Premier League to retain £30 away ticket cap – but “more can be done” to support fans

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The Premier League is expected to extend their £30 ticket cap for away fans, but the Football Supporters’ Federation has stressed that “more can be done.”

The motion to restrict prices on tickets for away supporters was implemented in 2016, as part of a unanimous agreement between all 20 clubs in the English top flight at the time.

This came after it was revealed that nine clubs were charging over £30 for their cheapest away ticket, with Liverpool the second-highest at £41, behind only Chelsea (£47).

Arsenal (£26), Leicester (£22), Newcastle (£25), Stoke (£25), Sunderland (£29), Watford (£20) and West Brom (£10) were already priced below the cap, but only two were meeting the £20 limit initially called for by the FSF.

Reds fans, led by the Spirit of Shankly supporters’ group, played a significant role in the change being put in place with protests at Anfield.

Now, according to the Mail, with the price cap due to expire at the end of this season, it will be “strongly recommended” at Thursday’s shareholders’ meeting that this is extended by a further three years.

There has been a “small increase” in the average number of away fans at Premier League this season, at around 2,300.

WATFORD, ENGLAND - Saturday, November 24, 2018: Liverpool supporters display banners against Richard Scrudamore's £5m bonus before the FA Premier League match between Watford FC and Liverpool FC at Vicarage Road. (Pic by David Rawcliffe/Propaganda)

And while the FSF welcomed the likely announcement, they added that “more can be done” to provide support for fans often making lengthy journeys to stadiums across the country.

“We have always argued that away supporter attendance needs to be encouraged if the atmosphere and spectacle of a live match is to be sustained,” a statement reads.

“There had been a rapid rise in away ticket costs for many supporters and the cap put a halt on that.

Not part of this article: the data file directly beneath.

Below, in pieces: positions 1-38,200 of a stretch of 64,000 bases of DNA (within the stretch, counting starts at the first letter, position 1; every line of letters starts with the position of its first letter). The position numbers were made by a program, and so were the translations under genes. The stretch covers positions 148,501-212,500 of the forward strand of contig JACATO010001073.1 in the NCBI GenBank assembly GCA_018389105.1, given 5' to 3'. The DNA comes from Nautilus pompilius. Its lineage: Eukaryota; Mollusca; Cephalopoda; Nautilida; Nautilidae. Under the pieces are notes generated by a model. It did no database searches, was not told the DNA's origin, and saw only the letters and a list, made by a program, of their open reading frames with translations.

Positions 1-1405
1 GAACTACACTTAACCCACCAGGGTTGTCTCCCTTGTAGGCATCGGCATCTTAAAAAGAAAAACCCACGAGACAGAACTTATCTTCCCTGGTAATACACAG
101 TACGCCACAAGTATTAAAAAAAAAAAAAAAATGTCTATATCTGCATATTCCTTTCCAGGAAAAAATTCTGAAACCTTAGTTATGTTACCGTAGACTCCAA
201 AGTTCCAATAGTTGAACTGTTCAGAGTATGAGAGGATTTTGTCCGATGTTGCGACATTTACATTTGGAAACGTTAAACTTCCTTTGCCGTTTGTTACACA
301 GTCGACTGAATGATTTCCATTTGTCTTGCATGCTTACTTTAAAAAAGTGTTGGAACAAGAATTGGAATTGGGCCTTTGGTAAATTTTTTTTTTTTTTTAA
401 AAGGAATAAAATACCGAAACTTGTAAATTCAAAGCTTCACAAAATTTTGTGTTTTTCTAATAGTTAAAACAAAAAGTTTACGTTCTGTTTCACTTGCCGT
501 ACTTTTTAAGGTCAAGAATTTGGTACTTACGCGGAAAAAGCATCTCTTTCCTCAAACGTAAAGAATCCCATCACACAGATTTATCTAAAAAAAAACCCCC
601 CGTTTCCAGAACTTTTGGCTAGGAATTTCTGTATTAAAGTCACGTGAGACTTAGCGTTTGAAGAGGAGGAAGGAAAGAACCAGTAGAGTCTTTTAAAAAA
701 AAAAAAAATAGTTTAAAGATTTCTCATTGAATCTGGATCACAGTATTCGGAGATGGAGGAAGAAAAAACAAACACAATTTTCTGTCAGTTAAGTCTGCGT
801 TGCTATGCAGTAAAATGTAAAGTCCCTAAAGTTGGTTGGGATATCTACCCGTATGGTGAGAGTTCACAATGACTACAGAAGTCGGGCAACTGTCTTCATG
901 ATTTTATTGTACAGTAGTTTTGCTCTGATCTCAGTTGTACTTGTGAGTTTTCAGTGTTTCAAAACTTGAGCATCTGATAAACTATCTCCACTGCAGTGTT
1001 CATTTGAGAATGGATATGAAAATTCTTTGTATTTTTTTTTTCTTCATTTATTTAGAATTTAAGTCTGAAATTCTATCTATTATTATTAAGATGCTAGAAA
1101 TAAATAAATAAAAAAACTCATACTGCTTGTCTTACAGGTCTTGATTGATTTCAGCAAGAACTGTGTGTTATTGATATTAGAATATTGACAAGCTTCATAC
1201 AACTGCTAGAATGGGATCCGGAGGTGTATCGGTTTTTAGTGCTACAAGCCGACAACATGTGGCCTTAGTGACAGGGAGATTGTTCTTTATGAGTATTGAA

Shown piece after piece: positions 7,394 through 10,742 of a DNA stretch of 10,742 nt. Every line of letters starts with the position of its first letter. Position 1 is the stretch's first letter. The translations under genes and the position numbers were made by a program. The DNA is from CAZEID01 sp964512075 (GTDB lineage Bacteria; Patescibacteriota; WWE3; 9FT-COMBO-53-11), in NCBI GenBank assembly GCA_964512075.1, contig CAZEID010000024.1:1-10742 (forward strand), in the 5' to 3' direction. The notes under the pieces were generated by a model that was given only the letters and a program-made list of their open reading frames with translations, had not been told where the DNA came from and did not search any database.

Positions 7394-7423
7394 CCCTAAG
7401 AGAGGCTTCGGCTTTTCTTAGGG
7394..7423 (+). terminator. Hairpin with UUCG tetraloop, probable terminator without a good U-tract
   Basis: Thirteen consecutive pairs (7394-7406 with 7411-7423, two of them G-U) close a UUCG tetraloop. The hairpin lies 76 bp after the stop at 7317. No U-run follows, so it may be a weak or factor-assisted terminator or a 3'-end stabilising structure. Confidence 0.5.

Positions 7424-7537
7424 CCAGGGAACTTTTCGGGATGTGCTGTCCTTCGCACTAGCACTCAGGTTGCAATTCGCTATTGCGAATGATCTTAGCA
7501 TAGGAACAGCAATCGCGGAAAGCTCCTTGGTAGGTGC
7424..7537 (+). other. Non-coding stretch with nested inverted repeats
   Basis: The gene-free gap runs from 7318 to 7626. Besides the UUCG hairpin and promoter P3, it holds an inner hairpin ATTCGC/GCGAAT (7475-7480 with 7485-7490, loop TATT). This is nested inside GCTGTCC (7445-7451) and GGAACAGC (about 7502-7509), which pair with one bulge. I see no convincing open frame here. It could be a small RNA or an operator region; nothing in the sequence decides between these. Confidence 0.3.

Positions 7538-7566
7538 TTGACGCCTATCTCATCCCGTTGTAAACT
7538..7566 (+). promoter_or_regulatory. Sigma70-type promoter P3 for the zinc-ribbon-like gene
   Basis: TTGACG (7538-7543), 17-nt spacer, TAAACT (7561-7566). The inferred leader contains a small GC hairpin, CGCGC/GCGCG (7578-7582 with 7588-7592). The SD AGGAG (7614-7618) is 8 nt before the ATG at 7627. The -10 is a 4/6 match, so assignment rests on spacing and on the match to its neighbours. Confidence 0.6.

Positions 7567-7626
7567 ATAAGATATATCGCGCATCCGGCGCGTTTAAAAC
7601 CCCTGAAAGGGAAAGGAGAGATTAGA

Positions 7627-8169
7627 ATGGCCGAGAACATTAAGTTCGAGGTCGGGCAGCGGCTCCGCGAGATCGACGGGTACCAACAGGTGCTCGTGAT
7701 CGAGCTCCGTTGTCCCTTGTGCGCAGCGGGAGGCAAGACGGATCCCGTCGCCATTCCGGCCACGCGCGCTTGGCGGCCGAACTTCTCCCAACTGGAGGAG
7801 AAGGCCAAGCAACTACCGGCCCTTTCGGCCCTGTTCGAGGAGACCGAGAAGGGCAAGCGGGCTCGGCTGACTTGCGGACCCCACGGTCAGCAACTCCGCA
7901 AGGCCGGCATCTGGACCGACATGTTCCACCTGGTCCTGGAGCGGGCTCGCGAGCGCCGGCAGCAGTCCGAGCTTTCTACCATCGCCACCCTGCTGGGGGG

“However, we still believe more can be done and we call on the Premier League to look at ways to further reduce concessionary ticket costs and subsidise travel costs when games are moved for TV.”

While the £30 cap is certainly a positive development in recent years, FSF make a great point in that those travelling to games are often at the mercy of broadcasters.

Though train tickets and flights can be booked in advance, with fixtures regularly altered to suit the demands of Sky Sports and BT Sport closer to the date uncertainty means this can be impossible.

WATFORD, ENGLAND - Saturday, November 24, 2018: Players walk past Liverpool supporters displaying banners against Richard Scrudamore's £5m bonus before the FA Premier League match between Watford FC and Liverpool FC at Vicarage Road. (Pic by David Rawcliffe/Propaganda)

Furthermore, dramatic increases in travel costs in the UK ensure away trips can leave fans significantly out of pocket.

Also on Wednesday, shadow sports minister and Labour MP Dr. Rosena Allin-Khan provided an update on her petition for a Fans’ Fare to be introduced to aid fans in their journey to games.

Over 70 supporters’ groups have so far signed the petition, including Spirit of Shankly.

Allin-Khan explained that Reds would have needed “£380 for train travel in order to support their team” in the first five away games this season, the joint-second highest in the Premier League.

 

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